On that prodigious home run total — far beyond anything he has yet displayed in the majors — Freddie Freeman, an expert in the field, preaches caution.
“Oh, I don’t know about that. That would be nice,” Freeman said. “We’ll see. First year coming back off wrist surgery, you never know what’s going to happen. We all believe he’s a great player. Once he puts together a whole, full, healthy season, then we’ll see if 25-30 (is possible).”
Triple-digit RBI total? Definitely a possibility. “I’m a big RBI guy. That’s the money-maker, that’s getting hits in big situations. And he’s been huge for us this year,” Freeman said.
Swanson was the headliner in Sunday's 7-4 victory over Detroit. With his 12th home run of the season, and a fifth-inning double, he drove in the first three Braves runs. And then scored the fourth run, streaking from first to home on Freeman's double.
He has one more home run this season than the gifted, but slumping Acuna (and only two fewer than his brief-career high, and here it’s only the beginning of June). And his OPS — .815 to Acuna’s .820 — is almost identical. He has more RBI than anyone on the team, regardless of age (42 through 59 games). He has hit over .306 the last couple weeks. He has looked like a No. 1 overall pick, which he was.
He’s not exactly as hot as the guy taken immediately after him in that 2016 draft, Houston’s Alex Bregman, he of 17 home runs and 39 RBI entering Sunday. But Swanson’s not that far off.
It’s the power component, along with some demonstrably clutch hitting, that has really distinguished Swanson’s first few months. Hitting second in the lineup, he has been a great fallback for when Acuna has struggled at lead-off. It had been said of Swanson that the Braves could well afford him to hit around .260 if he could continue providing good defense (a sloppy error Sunday notwithstanding). They can really live with that average — he’s at .264 now — if he keeps pumping out home runs at anywhere near this pace.
It was bench coach Walt Weiss who handled the manager’s press conference Sunday after Brian Snitker took sick. A good guy to speak on Swanson, being a former shortstop himself, although one who never hit more than eight home runs in a season.
“Dansby’s been outstanding, he’s really come along as an offensive player,” Weiss said. “He’s always had the instincts. Guys with instincts like Dansby, and the baseball IQ, they get better and better because they make adjustments.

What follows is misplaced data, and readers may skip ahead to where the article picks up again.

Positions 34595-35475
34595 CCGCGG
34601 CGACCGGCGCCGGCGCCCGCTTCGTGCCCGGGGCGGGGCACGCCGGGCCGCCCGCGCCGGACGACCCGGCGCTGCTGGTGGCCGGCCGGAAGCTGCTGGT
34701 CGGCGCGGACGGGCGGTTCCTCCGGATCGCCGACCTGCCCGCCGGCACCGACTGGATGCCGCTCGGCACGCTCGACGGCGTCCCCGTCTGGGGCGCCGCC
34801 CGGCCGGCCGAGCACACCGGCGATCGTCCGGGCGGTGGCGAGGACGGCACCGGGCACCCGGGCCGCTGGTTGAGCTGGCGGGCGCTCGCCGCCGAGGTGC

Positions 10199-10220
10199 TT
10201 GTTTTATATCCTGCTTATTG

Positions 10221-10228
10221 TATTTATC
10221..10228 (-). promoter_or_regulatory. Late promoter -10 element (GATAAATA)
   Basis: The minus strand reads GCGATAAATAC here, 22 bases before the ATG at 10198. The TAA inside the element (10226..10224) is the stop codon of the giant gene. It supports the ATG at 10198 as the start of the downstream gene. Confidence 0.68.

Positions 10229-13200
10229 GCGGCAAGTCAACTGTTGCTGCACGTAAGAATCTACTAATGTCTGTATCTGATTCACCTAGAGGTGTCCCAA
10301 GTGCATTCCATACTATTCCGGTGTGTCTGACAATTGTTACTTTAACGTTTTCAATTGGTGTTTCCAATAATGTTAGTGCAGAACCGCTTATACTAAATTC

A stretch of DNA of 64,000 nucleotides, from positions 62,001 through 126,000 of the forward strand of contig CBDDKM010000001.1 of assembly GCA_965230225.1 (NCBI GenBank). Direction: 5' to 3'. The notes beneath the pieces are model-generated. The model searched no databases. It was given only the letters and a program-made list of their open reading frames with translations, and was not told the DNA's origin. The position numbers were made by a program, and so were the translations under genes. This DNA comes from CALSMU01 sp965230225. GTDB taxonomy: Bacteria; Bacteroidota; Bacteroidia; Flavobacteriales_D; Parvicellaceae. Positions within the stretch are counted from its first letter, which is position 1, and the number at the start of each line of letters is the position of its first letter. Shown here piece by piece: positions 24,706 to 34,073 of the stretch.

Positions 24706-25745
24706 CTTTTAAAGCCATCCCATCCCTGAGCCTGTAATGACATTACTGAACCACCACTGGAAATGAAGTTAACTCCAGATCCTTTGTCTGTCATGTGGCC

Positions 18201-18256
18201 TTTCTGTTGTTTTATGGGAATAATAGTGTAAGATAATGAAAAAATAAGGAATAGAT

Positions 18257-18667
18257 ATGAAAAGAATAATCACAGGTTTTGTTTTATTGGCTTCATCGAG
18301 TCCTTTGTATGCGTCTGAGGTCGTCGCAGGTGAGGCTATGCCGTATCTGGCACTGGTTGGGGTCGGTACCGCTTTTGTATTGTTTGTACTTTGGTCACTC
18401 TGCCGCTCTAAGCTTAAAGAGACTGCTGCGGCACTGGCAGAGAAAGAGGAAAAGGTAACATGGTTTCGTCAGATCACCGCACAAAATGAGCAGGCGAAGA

“That’s what we’re seeing with him on the offensive end. He’s been a very, very good shortstop all along but he’s had a heck of a year, had some bit hits for us, the power’s coming. Dansby’s in a really good place.”
As for the power, Weiss said, “The ball’s jumping off his bat. It’s different than it’s been. In the past he’s juiced some balls on the inner half. But now you’re seeing juiced balls to right now and the big part of the field — left-center.”
Asked if was becoming seduced by the long-ball, Swanson first was amused by the questioner’s choice of verb. And then he was assuredly unimpressed by the home run total.
“Never cared about it before and not going to start now,” he said.
He credits nothing dramatic for the pulse of power.
“Just working on the consistency and finding what works for me each and every day. With so many at-bats, you look at the big picture and try to put yourself in position to succeed more often than not. That’s the mentality I’ve been trying to take every day, something I’ve been working on the most. That’s allowed me to perform consistently this year.”
That, and a healthy wrist helps, too.
“It’s been awesome to see,” Freeman said. “It’s a whole new person. When you’ve got confidence in your health, that’s all you need.”
In the clear daylight of Sunday, it was there for all to see: Don’t forget this rebuild’s original new hope, the one who started all this fuss.